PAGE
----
Marriage is the only war in which you sleep with the enemy.
NB. Not applicable to mine!
Good article in The Economist of The Great Gatsby, book, film, and play. I particularly enjoyed the writer’s clever use of the main character as metaphor for the current United States society. It does a good job of explaining why the American Dream is actually the American Illusion.
Although writing about two characters in the book, he could be Fitzgerald could be describing bankers in this quote from the article:
“They were careless people, Tom and Daisy,” Fitzgerald writes, “they smashed up things and creatures and then retreated back into their money or their vast carelessness, or whatever it was that kept them together, and let other people clean up the mess they had made.”
Sound familiar? It could be from an article about the financial crisis that surfaced in 2007. Those guys made out like bandits...and are still cashing in on the mess they made.
It is nothing new, but articles about the US-Pakistan relationship continue to take up space in the news media.
Upon noticing one headline today, I could not help but think of a battling Catholic couple, for whom divorce is impossible. They hate each other, but remain together “for the kids”. In the case of these two countries, the “kids” mean something different for each.
I hope that the “until death do you part” portion of the wedding vow is not the nuclear destruction of the planet...
If you hit two keys on the typewriter, the one you don't want hits the paper.
NB. For anyone under 30: a typewriter was an ancient machine that people used to write documents. If you made a mistake, you had to erase the mistake or, later, cover it with white fluid (a short-lived invention). The keys were similar to those on a computer keyboard (having no imagination, the inventors merely stole the keyboard design).
An inventor is simply a fellow who doesn't take his education too seriously.
Once again, Gale Collins turns miserable news into something entertaining. I particularly like her metaphor about traffic.
Like everyone in the United States, I grew up enjoying the ubiquity of ballpoint pens. I never questioned or wondered about the invention. I knew about fountain pens, but did not use one. I recall my grandmother having one. I’m sure that it was similar to people remembering ancestors riding in horse-drawn carriages.
Ballpoint pens have become throw away items and cheap giveaways with branding. I have evolved backwards and returned to writing with a fountain pen...
All this brings me to an item I noticed on one of the many sites that I skim. It seems that today is Mr. Biro’s birthday. Most, if not all, Americans will say: Who?
I became familiar with the word Biro through books, which attempt to teach Germans the English language. I could not understand why Germans were told to call a ballpoint pen a Biro. I have since learned that most Europeans do.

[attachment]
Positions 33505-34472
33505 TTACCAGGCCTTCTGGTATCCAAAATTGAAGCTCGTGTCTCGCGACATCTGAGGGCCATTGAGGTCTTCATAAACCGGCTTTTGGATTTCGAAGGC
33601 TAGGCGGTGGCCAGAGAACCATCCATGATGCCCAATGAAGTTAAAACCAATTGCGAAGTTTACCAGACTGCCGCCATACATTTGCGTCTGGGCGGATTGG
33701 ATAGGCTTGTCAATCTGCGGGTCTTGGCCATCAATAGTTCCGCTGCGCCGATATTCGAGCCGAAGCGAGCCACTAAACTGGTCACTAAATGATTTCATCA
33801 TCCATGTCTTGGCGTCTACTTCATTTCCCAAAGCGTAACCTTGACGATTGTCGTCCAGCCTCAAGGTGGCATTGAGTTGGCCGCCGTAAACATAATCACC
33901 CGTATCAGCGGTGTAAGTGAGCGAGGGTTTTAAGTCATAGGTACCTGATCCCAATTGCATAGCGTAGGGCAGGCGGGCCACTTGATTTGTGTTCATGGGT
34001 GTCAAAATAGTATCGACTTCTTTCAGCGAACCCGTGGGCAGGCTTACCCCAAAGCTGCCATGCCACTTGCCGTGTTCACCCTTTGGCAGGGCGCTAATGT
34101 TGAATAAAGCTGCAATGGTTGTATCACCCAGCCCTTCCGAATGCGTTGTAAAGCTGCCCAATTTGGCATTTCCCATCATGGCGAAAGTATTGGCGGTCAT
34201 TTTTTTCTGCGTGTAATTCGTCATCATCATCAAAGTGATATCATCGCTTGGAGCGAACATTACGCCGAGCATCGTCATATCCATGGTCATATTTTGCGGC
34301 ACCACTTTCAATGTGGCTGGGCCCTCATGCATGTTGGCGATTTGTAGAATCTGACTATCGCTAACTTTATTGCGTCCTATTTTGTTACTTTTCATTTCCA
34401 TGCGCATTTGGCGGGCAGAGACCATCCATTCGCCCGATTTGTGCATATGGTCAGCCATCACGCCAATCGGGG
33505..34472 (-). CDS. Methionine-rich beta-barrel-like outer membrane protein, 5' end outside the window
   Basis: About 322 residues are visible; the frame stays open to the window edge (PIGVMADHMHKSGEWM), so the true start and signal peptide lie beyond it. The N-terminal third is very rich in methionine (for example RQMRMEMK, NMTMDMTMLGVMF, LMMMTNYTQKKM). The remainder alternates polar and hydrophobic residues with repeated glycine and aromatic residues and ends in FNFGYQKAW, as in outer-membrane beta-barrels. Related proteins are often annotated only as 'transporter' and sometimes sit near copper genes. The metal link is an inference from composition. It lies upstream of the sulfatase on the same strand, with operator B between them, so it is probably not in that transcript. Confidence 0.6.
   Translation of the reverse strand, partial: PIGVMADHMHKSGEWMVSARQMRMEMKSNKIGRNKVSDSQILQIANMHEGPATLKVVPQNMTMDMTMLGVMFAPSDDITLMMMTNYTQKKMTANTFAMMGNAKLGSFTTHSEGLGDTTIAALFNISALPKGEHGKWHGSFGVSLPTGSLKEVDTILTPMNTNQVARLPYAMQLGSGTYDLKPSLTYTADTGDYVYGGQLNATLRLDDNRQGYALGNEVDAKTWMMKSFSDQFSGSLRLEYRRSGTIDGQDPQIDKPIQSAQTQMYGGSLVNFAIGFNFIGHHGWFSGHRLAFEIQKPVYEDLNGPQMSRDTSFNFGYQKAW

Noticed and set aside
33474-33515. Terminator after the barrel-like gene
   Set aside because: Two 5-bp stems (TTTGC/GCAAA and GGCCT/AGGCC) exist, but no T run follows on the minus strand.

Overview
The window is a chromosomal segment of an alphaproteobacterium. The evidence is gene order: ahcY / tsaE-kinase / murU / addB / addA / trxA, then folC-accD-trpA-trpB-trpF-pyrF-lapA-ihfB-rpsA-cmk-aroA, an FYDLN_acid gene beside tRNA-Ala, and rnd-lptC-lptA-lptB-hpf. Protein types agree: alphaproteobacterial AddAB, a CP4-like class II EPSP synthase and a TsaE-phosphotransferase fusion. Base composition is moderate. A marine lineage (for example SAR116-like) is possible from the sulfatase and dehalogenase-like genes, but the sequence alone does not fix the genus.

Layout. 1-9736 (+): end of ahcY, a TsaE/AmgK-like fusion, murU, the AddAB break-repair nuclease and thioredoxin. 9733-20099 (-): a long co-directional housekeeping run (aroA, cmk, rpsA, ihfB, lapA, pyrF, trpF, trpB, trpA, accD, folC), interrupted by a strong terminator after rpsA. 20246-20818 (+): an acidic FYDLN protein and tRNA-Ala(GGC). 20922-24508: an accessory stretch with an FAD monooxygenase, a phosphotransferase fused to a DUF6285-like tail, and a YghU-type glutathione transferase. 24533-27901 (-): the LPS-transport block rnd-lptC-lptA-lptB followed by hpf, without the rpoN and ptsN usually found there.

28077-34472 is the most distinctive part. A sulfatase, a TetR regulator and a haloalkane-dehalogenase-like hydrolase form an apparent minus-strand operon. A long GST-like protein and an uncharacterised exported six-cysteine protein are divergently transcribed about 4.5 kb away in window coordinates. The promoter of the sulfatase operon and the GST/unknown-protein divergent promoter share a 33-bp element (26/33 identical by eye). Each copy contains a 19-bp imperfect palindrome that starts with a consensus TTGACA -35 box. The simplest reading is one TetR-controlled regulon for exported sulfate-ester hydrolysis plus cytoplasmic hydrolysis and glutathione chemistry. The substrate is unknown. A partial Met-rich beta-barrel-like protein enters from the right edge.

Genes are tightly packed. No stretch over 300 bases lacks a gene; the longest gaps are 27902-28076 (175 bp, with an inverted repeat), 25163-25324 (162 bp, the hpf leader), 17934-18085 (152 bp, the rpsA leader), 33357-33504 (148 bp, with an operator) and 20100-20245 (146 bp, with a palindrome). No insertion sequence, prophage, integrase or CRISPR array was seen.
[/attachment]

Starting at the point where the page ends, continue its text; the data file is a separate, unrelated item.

The below blurb explains this. Of course, it was only natural for Americans to ignore an inventor that lived in a foreign country...
László Bíró (1899) Frustrated by the way his fountain pen's sharp tip would tear paper and by the amount of time he wasted filling the pen with ink and cleaning up smudges, László Bíró set to work developing a better pen. A Hungarian newspaper editor, he noticed that the ink used in newspaper printing dried quickly and without smudging, but it was too viscous for use with existing pens. With the help of his brother, a chemist, he developed the modern ballpoint pen.
Good news for all you Ambrose Bierce fans (there must be at least one): The Library of America has published a volume of his writings. You can read a review in the Atlantic.
Thus the metric system did not really catch on in the States,
unless you count the increasing popularity of the nine-millimeter bullet.
NB. He lives in Florida!
This interactive map provides statistics on gun crimes in the US.
Having just spent my vacation in Florida, I was pleased in retrospect about having chosen such a safe state...until I read the small print. Florida does not provide statistics, which suggests that they must be really bad. Of course, I should have known, after seeing people wearing weapons in grocery stores.
Tiny Rhode Island has more that Germany, which has a population of over 80 million. Tells you something about the benefit of gun control...but no one wants to hear that.
Prior to writing novels, the author enjoyed a multifaceted career: from decorated combat aviator to advertising professional to global communications director of a major consumer brand. He has traveled the world and met sports, film and television stars, political leaders, and royalty. He graduated from Middlebury College, is married, lives in Germany, and has two grown children.